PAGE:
4. As we approach 150,000 lost jobs, isn’t it time to begin planning for the industry of tomorrow? This can be done while preserving much of what the legacy employee has today and creating a compensation system that best reflects the industry’s reality of macroeconomic ebbs and flows;
5. Are we ever going to try and fix it or are we just going to continue to lay blame? And that holds true for both sides. But when I see APA so resistant to a change in their sick leave policy, and in turn file a lawsuit, well, the type of necessary change seems so far away.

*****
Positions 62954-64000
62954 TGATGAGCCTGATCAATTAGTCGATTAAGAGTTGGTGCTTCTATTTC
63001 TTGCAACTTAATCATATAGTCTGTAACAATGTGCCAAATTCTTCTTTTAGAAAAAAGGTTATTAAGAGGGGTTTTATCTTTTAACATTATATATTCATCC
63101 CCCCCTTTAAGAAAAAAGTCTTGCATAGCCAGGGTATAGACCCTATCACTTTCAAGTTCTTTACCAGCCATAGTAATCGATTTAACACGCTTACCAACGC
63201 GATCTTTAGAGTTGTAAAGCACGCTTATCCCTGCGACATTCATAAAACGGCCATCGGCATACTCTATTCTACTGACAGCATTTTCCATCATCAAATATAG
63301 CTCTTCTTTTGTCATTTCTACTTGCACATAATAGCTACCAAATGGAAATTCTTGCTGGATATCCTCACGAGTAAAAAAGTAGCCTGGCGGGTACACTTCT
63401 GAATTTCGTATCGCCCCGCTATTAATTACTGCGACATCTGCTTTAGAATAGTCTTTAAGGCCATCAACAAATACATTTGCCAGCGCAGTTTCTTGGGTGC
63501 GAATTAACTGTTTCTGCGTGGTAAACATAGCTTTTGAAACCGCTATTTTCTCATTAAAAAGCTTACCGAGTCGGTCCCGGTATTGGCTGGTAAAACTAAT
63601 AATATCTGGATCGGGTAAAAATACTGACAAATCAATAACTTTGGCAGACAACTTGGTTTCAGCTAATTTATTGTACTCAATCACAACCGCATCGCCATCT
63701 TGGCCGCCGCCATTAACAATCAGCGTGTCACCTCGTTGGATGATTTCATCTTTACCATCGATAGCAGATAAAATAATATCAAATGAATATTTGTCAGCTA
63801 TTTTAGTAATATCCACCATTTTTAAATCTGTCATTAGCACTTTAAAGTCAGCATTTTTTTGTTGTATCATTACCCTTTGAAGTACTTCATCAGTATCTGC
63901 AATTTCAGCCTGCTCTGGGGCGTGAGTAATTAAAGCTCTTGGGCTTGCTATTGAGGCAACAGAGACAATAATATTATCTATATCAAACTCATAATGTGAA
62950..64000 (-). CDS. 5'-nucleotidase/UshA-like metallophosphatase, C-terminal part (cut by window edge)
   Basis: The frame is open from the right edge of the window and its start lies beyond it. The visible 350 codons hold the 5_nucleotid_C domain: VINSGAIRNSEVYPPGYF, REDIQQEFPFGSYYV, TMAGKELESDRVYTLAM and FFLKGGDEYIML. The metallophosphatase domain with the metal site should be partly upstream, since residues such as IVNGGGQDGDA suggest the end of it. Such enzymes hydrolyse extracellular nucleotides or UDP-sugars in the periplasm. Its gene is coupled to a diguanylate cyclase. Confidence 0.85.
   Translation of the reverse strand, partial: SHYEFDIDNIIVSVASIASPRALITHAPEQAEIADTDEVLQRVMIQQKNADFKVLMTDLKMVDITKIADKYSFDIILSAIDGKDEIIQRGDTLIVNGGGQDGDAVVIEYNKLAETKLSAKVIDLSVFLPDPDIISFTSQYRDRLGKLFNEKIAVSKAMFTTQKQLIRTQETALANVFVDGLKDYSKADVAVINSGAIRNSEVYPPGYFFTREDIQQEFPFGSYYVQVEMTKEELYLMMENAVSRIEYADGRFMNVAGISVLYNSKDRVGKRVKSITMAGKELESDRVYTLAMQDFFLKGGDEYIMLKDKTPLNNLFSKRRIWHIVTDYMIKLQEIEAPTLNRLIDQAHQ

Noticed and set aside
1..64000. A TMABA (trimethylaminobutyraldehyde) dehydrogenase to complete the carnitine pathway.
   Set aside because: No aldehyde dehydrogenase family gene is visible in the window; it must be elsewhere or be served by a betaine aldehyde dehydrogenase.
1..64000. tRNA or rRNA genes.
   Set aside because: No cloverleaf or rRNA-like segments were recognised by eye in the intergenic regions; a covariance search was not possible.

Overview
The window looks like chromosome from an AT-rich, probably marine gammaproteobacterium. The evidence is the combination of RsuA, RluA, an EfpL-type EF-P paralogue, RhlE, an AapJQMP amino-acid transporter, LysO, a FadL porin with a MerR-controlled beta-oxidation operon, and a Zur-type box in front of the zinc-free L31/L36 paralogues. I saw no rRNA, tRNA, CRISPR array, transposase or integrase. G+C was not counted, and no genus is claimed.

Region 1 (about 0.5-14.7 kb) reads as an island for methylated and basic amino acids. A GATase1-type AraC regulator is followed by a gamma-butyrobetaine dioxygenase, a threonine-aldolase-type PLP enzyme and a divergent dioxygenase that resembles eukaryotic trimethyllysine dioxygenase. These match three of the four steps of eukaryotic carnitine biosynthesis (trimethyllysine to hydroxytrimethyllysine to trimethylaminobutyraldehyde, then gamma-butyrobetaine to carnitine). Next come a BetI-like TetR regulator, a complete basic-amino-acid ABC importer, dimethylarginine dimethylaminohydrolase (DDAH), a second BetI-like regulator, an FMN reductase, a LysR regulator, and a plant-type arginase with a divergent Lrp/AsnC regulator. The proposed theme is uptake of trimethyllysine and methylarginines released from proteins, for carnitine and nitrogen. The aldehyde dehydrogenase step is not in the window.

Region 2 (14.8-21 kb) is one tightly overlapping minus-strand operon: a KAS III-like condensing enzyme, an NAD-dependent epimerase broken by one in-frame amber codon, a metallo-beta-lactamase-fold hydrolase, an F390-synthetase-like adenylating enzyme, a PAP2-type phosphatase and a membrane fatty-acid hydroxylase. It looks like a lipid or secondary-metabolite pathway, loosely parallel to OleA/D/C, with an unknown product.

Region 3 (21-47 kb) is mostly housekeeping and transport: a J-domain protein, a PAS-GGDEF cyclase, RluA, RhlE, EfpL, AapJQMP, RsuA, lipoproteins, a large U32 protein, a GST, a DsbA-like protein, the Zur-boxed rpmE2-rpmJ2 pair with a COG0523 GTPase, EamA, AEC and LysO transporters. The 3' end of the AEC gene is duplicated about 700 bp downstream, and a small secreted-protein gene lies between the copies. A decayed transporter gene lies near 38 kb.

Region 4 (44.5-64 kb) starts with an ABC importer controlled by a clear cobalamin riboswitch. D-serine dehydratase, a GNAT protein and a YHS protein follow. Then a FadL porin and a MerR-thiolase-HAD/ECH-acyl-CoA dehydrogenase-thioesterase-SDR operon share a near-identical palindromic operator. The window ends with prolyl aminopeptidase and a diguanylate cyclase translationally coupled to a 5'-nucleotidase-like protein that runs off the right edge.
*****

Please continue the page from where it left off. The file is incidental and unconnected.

So as we read stories about how United and its pilots negotiated a standstill pact at the end of last week, more and more stories will appear about the deplorable labor-management relation in the airline industry. It takes two sides to negotiate. It takes two sides to recognize that writing new language that will somehow “right” the old language is just bad practice. It is 2008, not 1938.
We write about change; we read about change; we recognize that industry conditions change; but somehow the more things change, the more they stay the same. And the more they stay the same, the further we are from finding a successful industry construct.